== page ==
Wireless: Other Platforms, Other Rules

How should CFOs in the United States view the wireless Web revolution taking place in Europe? As coming attractions.

By US standards, these offerings are well ahead of their time. By European lights, they’re late to the game. Ted Bechman, CFO of Gameplay.com (www.gameplay.com), Europe’s largest online games destination, says his company embraced alternative Web platforms early on. “The belief in our company is that in order to dominate the games space, we need to be present on all relevant platforms,” he explains. “Gameplay’s offerings cover the Web and iDTV (interactive digital television), as well as the traditional methods, such as telephone retail. The company also has a multiuser gaming service and a WAP portal, which is under trial.”

While wireless data is set to explode, so too is iDTV. According to researcher Jupiter Communications, one in three homes in Western Europe will receive digital television by 2003. Deciding what Web content to make available on iDTV won’t be easy. “Companies that simply port their Internet strategy onto iDTV will fail,” notes Noah Yasskin, an Internet strategy analyst at Jupiter. “Interactive DTV is not the Web on TV.”

Technology experts say corporate managers need to be equally careful about the data they serve up to their wireless customers. Although the protocols and description languages for WAP sites and Web sites are similar — intentionally so — wireless sites require special attention. “A Web site is not a WAP site at all,” says Matthew Nordan, the European Internet commerce analyst for Forrester Research. “It’s not as though you create a Web site and run it through a WAPalizer and connect it to a mobile phone.”

Indeed, the wireless Web protocol serves up smaller bits, or cards, of queued-up data. Things like train schedules, email, stock quotes, and news flashes seem ideally suited for handheld devices. Applications that require installation scripts, graphics, complex menu structures, or complicated key sequences are best left in the wired universe. “We believe we can provide content that can be used in the WAP arena,” says Bechman. “If we felt, say, that the games we could provide are too big to be used on a WAP phone, we might wait.”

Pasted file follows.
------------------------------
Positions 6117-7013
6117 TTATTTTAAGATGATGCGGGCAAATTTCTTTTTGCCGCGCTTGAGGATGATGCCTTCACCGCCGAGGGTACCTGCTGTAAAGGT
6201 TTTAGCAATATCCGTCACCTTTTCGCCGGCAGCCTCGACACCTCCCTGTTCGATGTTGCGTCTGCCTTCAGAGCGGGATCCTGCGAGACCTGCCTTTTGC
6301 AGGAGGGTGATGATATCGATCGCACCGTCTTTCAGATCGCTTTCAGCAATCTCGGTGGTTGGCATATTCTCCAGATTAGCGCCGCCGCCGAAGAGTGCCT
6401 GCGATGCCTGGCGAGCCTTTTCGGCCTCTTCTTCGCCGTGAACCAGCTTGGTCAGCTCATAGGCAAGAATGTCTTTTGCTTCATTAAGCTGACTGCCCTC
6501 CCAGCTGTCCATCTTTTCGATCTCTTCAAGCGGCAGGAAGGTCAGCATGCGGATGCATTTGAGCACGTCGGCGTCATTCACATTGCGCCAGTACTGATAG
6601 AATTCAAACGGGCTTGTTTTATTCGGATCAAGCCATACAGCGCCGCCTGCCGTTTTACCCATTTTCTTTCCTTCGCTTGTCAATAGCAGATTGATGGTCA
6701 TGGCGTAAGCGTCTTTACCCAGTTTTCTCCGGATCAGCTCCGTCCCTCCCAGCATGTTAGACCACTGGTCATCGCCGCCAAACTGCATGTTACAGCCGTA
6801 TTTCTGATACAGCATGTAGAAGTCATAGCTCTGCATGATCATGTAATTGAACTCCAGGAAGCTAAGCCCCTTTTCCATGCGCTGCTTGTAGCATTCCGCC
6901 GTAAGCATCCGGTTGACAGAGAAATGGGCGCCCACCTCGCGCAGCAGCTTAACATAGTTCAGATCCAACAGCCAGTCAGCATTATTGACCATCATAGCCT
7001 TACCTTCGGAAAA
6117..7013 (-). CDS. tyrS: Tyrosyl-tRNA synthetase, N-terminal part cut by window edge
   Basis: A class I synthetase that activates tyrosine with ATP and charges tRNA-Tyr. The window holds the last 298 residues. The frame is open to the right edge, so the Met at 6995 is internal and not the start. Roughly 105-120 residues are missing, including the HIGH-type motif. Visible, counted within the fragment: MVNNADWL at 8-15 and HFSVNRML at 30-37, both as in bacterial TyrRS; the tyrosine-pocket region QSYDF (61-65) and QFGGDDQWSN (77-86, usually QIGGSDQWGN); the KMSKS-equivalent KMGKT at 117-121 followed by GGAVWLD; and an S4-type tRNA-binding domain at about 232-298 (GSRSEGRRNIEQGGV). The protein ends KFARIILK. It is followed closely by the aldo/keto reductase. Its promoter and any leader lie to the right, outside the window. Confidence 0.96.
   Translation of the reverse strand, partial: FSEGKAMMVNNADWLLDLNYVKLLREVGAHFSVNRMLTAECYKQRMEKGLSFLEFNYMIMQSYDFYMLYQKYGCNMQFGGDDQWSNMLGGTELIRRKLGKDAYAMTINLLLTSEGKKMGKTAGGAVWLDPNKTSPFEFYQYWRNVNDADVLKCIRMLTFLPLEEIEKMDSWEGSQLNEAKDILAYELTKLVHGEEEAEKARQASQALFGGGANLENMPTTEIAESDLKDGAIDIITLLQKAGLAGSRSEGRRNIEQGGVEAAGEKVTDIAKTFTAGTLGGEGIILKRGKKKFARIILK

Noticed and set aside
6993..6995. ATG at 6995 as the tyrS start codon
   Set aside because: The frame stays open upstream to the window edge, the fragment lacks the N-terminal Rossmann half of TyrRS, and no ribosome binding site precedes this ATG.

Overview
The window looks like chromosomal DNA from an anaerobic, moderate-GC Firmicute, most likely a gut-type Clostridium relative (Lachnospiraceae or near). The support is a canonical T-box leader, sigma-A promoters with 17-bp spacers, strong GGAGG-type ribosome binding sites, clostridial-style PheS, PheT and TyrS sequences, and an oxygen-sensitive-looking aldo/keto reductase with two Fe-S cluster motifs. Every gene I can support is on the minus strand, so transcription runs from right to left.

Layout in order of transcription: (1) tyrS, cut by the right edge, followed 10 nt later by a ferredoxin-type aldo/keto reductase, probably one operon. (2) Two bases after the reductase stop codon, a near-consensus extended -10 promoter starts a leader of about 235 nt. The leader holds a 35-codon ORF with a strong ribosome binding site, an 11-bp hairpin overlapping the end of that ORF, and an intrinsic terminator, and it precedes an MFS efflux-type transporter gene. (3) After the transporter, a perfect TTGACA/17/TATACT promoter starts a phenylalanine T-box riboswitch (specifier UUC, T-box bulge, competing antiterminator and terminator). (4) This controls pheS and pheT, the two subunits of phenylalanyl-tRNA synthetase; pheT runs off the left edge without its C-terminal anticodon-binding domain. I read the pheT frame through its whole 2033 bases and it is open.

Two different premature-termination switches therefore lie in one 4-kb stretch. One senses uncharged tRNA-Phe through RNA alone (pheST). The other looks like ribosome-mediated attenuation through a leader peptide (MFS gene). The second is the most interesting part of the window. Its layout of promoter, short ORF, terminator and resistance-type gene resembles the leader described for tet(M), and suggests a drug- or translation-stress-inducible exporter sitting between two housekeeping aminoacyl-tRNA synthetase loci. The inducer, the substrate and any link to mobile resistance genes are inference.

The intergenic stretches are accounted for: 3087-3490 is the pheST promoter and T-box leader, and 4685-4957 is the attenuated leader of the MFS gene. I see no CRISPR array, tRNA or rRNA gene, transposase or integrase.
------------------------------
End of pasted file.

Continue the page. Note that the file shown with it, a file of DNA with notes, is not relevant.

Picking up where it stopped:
Space Invaders

In the Information Age, waiting can be deadly. That puts some serious pressure on CFOs, who must assess whether their corporate Web offerings will play on alternative platforms — and whether an investment in a platform will provide an ample return. This is complicated by the fact that few finance directors are tech- heads. “I have not met that many CFOs who understand the technology,” concedes Lionel Anciaux, the Brussels-based head of WAP at EuropeanInvestor.com (www.europeaninvestor.com). “But it is an economic decision on alternative platforms. Often, the technology is so new that it is difficult to guarantee returns.”

Worse yet, finance directors in Europe are finding they often have to ditch old ideas about return on investment when examining outlays on alternative platforms. “Looking at it from a CFO perspective, a different set of rules apply,” Bechman explains. Those rules have very little do to with IRR or ROI. “It is about domination of space,” he says, “rather than the traditional methods of measuring success.”

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